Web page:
Winchester’s Model 70 Extreme Weather rifle was built to brave the harshest elements while still delivering the pinpoint precision and reliability that we have come to expect from Model 70 rifles. The Extreme Weather model utilizes a unique Bell and Carlson lay-up stock consisting of multiple composites, designed to deliver consistent performance from the frozen Arctic to the Sonoran Desert. Other features include a fluted stainless-steel barrel, Winchester’s M.O.A. Trigger System, and a Pachymayr Decelerator recoil pad.

MSRP: $1,679.99 – $1,719.99



Springfield’s Model 2020 Waypoint has quickly gained a solid reputation in the hunting community. The Waypoint is loaded with premium features including a carbon-fiber stock, optional carbon-wrapped barrel, and a TriggerTech trigger. Springfield also engineered their own Model 2020 action, which they advertise as the Waypoint’s “Foundation for success.” The only downside is the lack of chamberings:.308 Win., 6.5 Creedmoor, and 6.5 PRC.

MSRP: $1,797 – $2,394



Bergara’s Premier Canyon rifle was designed and engineered to tackle the Rocky Mountains of the West that the mighty wapiti call home. The Canyon rifle utilizes a 100% AG composite stock and fluted, gray cerekoted barrel paired with Bergara’s Premier action. Other features include a premium TriggerTech trigger and AICS-style detachable magazines. Depending on caliber, the Canyon tips the scales between 6.2 lbs. and 6.5 lbs. Speaking of chambering options, the Bergara Canyon provides several fantastic options for elk hunting, including .28 Nosler, .300 PRC, and .300 Win. Mag. With a 1-MOA guarantee, the Canyon will deliver adequate accuracy far past most hunters’ effective shooting range.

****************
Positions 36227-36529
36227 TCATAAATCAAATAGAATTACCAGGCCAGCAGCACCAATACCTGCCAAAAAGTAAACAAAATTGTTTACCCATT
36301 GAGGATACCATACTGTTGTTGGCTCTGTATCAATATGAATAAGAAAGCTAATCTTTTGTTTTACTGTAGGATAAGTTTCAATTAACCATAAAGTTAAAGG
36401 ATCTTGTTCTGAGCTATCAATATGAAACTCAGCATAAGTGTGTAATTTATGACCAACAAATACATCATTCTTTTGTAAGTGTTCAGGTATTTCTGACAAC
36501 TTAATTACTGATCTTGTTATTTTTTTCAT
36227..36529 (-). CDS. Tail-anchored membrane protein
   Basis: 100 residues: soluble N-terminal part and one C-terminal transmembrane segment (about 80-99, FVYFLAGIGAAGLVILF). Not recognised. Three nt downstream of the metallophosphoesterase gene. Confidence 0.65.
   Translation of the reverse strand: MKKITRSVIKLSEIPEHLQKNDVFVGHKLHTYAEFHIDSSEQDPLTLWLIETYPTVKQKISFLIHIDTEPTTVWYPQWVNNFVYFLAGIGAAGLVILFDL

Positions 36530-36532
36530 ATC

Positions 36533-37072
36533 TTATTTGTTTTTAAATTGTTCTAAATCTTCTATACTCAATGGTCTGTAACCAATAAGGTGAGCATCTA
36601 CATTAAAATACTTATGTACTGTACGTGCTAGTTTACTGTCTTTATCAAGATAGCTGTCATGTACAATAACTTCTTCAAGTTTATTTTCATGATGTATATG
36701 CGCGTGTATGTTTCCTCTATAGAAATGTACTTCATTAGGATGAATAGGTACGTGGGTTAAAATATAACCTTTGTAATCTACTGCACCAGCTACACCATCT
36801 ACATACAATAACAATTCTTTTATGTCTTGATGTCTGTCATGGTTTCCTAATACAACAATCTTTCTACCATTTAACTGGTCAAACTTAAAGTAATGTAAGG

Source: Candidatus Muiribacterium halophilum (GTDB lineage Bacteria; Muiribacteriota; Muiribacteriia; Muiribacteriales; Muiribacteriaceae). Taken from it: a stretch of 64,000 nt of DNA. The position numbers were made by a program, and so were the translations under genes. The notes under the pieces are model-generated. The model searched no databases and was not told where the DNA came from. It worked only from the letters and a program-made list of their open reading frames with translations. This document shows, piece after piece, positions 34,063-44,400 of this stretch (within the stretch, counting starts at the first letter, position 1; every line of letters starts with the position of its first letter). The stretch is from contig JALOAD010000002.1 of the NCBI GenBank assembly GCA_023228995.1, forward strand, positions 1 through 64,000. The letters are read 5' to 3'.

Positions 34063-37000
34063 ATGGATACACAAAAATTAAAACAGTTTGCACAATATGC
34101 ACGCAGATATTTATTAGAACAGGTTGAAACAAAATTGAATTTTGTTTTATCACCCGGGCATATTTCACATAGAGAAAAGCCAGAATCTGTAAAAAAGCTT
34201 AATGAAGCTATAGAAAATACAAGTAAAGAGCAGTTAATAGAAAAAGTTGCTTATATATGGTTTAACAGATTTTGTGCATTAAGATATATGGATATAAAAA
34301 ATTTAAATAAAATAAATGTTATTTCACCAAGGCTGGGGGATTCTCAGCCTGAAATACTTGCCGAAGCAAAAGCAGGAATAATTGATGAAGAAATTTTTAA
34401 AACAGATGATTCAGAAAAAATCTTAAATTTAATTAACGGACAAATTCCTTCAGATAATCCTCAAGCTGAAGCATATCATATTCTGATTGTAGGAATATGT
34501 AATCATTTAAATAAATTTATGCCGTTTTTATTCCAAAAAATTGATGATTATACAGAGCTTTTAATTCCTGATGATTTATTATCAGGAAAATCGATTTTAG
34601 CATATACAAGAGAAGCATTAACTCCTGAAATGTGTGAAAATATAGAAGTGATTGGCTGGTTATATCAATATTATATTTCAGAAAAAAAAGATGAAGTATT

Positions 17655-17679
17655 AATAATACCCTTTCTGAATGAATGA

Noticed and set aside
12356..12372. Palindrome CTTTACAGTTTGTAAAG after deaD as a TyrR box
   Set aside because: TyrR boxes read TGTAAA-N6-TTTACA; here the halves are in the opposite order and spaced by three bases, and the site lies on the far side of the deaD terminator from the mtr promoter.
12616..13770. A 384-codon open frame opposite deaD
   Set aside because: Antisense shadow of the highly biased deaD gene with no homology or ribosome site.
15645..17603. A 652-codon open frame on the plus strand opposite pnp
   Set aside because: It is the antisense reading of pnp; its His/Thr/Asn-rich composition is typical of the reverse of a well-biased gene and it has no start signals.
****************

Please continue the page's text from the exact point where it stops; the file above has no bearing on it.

MSRP: $2,379 – $2,429



Benelli’s release of the Lupo chassis-style hunting rifle is their first step into the bolt-action rifle arena. You will notice many similarities between their shotguns and the Lupo, including the Combtech cheek pad and pistol-grip stock. The Lupo also features an integrated Progressive Comfort system to reduce recoil, plus the ability to adjust drop, cast, trigger reach, and length of pull with a variety of different shims for maximum comfort and adjustability. We wore one of these guns out at a long-distance school in Utah—ringing steel to 1,000 yards. The Lupo can certainly hold its own on the mountain.

MSRP: $1,699



Mossberg’s Patriot rifles have been providing affordable, reliable firearms for hunters for years. One of Mossberg’s recent launches is the Patriot LR Hunter. This particular model incorporates several key features to help you stretch your shot distance when necessary. Primarily, the Patriot LR Hunter incorporates a new Monte Carlo-style stock with an elevated comb conducive to making precision-type shots. The stock also features a benchrest-style forend for maximum support on a variety of shooting rests. Other features include a fluted barrel, oversized bolt handle, and an adjustable trigger from 7 lbs. all the way down to 2 lbs. The Patriot LR Hunter is a solid option for a sub-$1,000 dollar elk rifle.

MSRP: $797



Nosler’s new Model 21 is loaded with custom features. At its core is Nosler’s newly engineered Model 21 action. This smooth-running action was designed in conjunction with the Mack Brother’s and closely parallels their EVO action, with a few upgrades. The rifle also features a 100% carbon-fiber McMillan Hunters Edge stock, providing maximum strength while keeping weight at a minimum. The Model 21 utilizes a TriggerTech adjustable trigger, allowing shooters to easily adjust trigger pull from 5.5 lbs. to 2.5 lbs. Weighing around 7 lbs., the Model 21 is comfortable to carry and will deliver the precision knock-down performance when you settle the crosshairs on the bull of your dreams. It’s available in a variety of elk-killing chamberings.

MSRP: $2,795

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Ethan Smith is a seasoned marine veteran, professional blogger, witty and edgy writer, and an avid hunter. He spent a great deal of his childhood years around the Apache-Sitgreaves National Forest in Arizona. Watching active hunters practise their craft initiated him into the world of hunting and rubrics of outdoor life. He also honed his writing skills by sharing his outdoor experiences with fellow schoolmates through their high school’s magazine. Further along the way, the US Marine Corps got wind of his excellent combination of skills and sought to put them into good use by employing him as a combat correspondent. He now shares his income from this prestigious job with his wife and one kid. Read more >>